**material added 13 December 2002
**

Pi has been calculated to 1.24 trillion
places by Yasumasa Kanada. John Gowland:
Last term, one of my daughter's professors was bemoaning the fact that,
with the advent of the calculator, people could no longer do mental
arithmetic and don't even know the value of Pi. At this, my daughter
told him that my parrot could quote Pi! We had intended to acquire a
grey African parrot for our imminent silver wedding. However, a breeder
friend asked why we were waiting. So we acquired our parrot when we had
been married 22 years and 7 months. My wife said that 22/7 was Pi and he
was for Us, and he became Pius, having nothing to do with the Holy
Fathers of the same name! Because of his name, I taught him "Pi equals
three point one four." So far so good; he says lots of other things,
too. Then I thought I would try " A squared plus B squared equals C
squared." Unfortunately this came out as "A squared squared equals point
one four," much to my wife's delight, as she says that he must go back
to math school to learn it properly! When I try to rectify it, Pius
comes out with " Pi equals four. Pi equals point one four. Pi equals
three point one four. What a good boy!" He does it just to upset me. Ed:
John sent an "easier" puzzle, as well, which I give below:

SIMPLE ADDITION, by John Gowland. In this crossnumber, x+y=z. Between them, x,y, and z contain the nine digits 1 through 9. Capitals denote entries going across, and lowercase denote down entries. Answer. Solver Commentary.

As a guest puzzle of the week, James W. Stephens has put together a very nice Christmas Tree maze at his Puzzlebeast site. He mentions to find a dog under the tree as a bonus. This is a type of maze I haven't seen before ... thankfully, he also has some warm-up mazes available.

Jean-Charles Meyrignac ask me if I could divide to shape below along the gridlines to make a 6x6 square, in just 4 pieces. We found two different solutions. Can you find them both? 10 Answers. Solver commentary.

Putnam questions and Putnam answers are available. Zillions-of-Games 2 is has come out.

Erich Friedman: 4, 1, 1, and 42025, 14641, 10000 are examples of triples of squares whose digits add componentwise to 666...6. Another one is 301401, 242064, 123201. Are there more?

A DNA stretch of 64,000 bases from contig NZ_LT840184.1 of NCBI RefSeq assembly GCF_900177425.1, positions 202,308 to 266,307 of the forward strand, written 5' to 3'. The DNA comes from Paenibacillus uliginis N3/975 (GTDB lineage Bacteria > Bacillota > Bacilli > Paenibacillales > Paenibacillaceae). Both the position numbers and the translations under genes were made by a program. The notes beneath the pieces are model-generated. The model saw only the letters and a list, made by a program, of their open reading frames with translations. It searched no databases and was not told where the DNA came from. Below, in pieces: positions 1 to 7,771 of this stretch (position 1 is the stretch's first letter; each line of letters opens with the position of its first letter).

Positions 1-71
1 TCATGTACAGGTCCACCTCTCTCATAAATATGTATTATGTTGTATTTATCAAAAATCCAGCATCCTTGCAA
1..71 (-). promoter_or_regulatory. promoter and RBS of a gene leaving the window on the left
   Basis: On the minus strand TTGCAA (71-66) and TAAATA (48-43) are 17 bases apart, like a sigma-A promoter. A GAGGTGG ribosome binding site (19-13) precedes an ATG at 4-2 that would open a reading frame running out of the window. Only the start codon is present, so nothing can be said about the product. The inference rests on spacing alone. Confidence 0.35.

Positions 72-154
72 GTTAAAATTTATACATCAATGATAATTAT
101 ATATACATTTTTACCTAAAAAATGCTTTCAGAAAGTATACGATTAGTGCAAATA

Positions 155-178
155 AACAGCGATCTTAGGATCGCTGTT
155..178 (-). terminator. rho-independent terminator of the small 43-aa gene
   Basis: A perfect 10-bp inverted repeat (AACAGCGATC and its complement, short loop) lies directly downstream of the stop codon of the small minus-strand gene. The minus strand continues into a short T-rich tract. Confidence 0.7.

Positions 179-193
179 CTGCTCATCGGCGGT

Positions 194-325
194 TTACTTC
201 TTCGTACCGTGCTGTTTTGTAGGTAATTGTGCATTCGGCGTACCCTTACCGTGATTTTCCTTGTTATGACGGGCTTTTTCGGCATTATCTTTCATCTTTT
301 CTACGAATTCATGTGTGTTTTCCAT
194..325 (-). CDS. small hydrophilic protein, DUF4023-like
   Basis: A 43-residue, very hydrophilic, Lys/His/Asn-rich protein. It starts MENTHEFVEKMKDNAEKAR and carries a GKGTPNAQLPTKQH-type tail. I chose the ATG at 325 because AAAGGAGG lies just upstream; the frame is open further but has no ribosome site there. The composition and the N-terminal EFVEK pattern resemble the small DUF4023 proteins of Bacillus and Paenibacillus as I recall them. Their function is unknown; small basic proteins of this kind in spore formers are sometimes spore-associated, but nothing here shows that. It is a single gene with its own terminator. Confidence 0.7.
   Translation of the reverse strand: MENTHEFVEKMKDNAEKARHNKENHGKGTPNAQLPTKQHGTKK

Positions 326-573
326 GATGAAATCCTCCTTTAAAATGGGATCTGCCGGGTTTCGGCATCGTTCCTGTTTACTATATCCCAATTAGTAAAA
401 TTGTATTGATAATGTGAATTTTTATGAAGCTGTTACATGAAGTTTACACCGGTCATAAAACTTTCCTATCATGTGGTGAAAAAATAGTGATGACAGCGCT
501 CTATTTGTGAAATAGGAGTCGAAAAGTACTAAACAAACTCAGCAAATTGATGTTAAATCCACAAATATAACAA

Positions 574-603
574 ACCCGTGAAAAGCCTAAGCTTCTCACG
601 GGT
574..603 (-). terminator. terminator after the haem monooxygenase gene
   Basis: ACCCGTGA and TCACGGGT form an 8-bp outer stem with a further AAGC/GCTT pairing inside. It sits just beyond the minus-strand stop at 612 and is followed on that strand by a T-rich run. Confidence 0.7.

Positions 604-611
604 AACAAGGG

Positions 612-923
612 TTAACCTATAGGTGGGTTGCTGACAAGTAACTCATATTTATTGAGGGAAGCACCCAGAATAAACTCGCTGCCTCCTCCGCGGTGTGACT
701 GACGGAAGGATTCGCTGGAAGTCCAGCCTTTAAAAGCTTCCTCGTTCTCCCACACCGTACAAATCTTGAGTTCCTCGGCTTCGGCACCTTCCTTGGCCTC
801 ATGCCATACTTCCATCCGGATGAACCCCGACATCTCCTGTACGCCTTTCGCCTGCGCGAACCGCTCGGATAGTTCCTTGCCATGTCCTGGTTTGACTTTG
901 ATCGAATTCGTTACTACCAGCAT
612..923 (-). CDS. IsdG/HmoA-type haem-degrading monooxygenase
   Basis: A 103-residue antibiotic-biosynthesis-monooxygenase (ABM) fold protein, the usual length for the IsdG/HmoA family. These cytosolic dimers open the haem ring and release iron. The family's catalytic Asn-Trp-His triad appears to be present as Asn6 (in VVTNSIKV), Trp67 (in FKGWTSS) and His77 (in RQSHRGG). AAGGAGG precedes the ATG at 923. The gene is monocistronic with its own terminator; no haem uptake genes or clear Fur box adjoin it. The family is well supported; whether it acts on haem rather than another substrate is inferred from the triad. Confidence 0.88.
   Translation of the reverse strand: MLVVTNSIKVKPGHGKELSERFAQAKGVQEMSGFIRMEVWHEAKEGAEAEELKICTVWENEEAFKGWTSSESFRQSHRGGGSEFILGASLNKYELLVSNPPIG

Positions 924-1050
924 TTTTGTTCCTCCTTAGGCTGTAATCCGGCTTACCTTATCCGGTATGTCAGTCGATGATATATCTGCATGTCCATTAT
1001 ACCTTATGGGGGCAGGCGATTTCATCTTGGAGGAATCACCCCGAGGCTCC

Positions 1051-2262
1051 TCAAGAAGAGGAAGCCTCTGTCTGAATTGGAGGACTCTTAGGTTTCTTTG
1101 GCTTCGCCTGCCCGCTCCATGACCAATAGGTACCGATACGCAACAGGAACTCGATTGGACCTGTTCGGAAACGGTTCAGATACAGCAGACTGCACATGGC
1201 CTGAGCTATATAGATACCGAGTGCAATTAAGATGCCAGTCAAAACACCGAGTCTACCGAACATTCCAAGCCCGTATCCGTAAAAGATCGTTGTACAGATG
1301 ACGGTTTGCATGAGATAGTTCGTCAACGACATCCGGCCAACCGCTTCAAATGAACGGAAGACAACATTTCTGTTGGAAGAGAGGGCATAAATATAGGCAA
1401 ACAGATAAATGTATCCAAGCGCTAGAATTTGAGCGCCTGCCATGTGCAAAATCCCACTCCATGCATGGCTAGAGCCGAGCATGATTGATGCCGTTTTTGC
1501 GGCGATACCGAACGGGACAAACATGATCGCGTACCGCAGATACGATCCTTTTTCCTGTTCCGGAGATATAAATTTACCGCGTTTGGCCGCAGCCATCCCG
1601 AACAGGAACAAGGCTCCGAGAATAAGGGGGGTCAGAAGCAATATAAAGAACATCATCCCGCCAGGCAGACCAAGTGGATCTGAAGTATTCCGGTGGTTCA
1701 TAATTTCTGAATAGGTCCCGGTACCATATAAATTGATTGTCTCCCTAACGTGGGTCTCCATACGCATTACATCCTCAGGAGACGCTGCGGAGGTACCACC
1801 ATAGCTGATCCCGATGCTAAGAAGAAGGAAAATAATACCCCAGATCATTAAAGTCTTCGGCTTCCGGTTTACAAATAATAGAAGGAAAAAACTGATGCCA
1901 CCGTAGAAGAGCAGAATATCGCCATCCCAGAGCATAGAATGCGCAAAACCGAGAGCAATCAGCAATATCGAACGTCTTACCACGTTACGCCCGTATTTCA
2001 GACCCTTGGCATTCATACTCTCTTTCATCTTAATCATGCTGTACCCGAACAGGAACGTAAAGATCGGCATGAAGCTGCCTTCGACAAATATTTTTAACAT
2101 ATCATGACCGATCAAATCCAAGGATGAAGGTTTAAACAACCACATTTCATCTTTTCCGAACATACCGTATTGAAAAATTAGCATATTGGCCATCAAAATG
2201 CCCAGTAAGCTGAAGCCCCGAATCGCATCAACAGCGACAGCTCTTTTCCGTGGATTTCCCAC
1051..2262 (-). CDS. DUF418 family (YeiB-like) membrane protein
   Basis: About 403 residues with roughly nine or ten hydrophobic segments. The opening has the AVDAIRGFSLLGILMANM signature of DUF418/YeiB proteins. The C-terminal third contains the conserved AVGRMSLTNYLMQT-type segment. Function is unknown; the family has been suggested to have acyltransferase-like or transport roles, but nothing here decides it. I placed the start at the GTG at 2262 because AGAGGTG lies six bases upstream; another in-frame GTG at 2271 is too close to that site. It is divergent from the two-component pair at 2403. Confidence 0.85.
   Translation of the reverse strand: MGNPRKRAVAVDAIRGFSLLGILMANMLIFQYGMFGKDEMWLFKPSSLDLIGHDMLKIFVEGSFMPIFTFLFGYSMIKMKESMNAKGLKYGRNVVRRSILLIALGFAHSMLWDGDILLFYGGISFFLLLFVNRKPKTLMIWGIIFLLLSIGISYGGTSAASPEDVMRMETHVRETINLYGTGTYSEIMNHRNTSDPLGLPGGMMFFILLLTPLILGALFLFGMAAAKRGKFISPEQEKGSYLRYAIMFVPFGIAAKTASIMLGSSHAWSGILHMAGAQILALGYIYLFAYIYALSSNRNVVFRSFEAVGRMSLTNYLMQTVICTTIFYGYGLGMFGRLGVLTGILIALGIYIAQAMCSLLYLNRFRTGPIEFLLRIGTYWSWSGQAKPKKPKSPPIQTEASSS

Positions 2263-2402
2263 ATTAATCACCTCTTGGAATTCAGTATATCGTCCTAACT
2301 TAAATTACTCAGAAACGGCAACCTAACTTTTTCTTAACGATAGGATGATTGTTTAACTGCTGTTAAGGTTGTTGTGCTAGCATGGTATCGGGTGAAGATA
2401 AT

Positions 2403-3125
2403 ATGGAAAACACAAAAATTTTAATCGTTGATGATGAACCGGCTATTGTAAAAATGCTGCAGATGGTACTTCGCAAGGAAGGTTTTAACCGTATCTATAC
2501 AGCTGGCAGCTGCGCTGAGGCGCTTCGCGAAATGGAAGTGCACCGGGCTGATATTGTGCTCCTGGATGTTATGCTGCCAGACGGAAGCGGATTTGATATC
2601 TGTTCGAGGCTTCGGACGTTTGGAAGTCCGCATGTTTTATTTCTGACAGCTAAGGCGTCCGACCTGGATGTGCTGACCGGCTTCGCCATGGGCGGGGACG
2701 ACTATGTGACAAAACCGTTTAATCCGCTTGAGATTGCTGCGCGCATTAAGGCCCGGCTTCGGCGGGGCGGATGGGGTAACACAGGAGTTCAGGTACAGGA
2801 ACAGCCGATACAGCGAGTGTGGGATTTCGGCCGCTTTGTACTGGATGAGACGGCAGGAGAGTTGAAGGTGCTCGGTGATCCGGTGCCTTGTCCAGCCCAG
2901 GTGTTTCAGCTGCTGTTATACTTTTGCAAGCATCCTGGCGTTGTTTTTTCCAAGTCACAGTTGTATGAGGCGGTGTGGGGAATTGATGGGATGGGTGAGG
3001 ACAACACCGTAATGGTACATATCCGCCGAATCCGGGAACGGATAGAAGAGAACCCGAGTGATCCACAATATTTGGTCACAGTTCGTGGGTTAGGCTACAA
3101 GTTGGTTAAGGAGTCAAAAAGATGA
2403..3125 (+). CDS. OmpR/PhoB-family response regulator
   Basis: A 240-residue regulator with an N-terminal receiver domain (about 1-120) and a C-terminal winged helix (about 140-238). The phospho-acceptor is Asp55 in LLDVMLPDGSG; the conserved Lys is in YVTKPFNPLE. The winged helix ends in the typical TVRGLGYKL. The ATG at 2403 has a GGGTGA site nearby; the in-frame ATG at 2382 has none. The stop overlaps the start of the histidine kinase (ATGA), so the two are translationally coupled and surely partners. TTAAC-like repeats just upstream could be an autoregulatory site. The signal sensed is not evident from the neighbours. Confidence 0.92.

SIMPLE ADDITION, by John Gowland. In this crossnumber, x+y=z. Between them, x,y, and z contain the nine digits 1 through 9. Capitals denote entries going across, and lowercase denote down entries. Answer. Solver Commentary.

As a guest puzzle of the week, James W. Stephens has put together a very nice Christmas Tree maze at his Puzzlebeast site. He mentions to find a dog under the tree as a bonus. This is a type of maze I haven't seen before ... thankfully, he also has some warm-up mazes available.

Jean-Charles Meyrignac ask me if I could divide to shape below along the gridlines to make a 6x6 square, in just 4 pieces. We found two different solutions. Can you find them both? 10 Answers. Solver commentary.

Putnam questions and Putnam answers are available. Zillions-of-Games 2 is has come out.

Erich Friedman: 4, 1, 1, and 42025, 14641, 10000 are examples of triples of squares whose digits add componentwise to 666...6. Another one is 301401, 242064, 123201. Are there more?

**material added 4 December 2002
**

Sudipta Das sent me an interesting question. Define the n-complement of a number j as the number k, such that corresponding digits of j and k always add to n. For example, the 9-complement of 35579781903 is 64420218096. 3+6=9, 5+4=9, 5+4=9, 7+2=9, 9+0=9, and so on. Sudipta found a set of square numbers which are 6-complements. He also found square numbers 39866596 and 82355625, that are 11-complements. He wondered if there is a third set of complementary squares. Is there? I found a square and a cube that are 10-complements. Triangular numbers 22578-77421, 39621-60378, and 240471-759528 are all 9-complements. Find a smaller set of triangular 9-complements if you handsolve, and a longer set if you program. Answers. Shyam Sunder Gupta has a great page about Triangular numbers. Claudio Baiocchi wrote up a page of comments. Luke T Pebody has proved an amazing result about the 11-complement squares 39866596 and 82355625. If there is a higher set of square, they will be 11-complements, will have 2^k digits, and will have more than 1024 digits.

A few quick links. Lichtenberg figures come from electrified lucite. I had a chance to show Oliver Sacks a few things when he visited our Periodic Table Table, and become a fan of hafnium. Alexey P. Stakhov has made a Museum for the Golden Ratio. But Alexey didn't know about the following math marvel.

Dave Greene: For several years I've been
playing around with a couple of tilings based on recursive decomposition
of the "Golden-b" tile. The tilings are three-colorable -- uniquely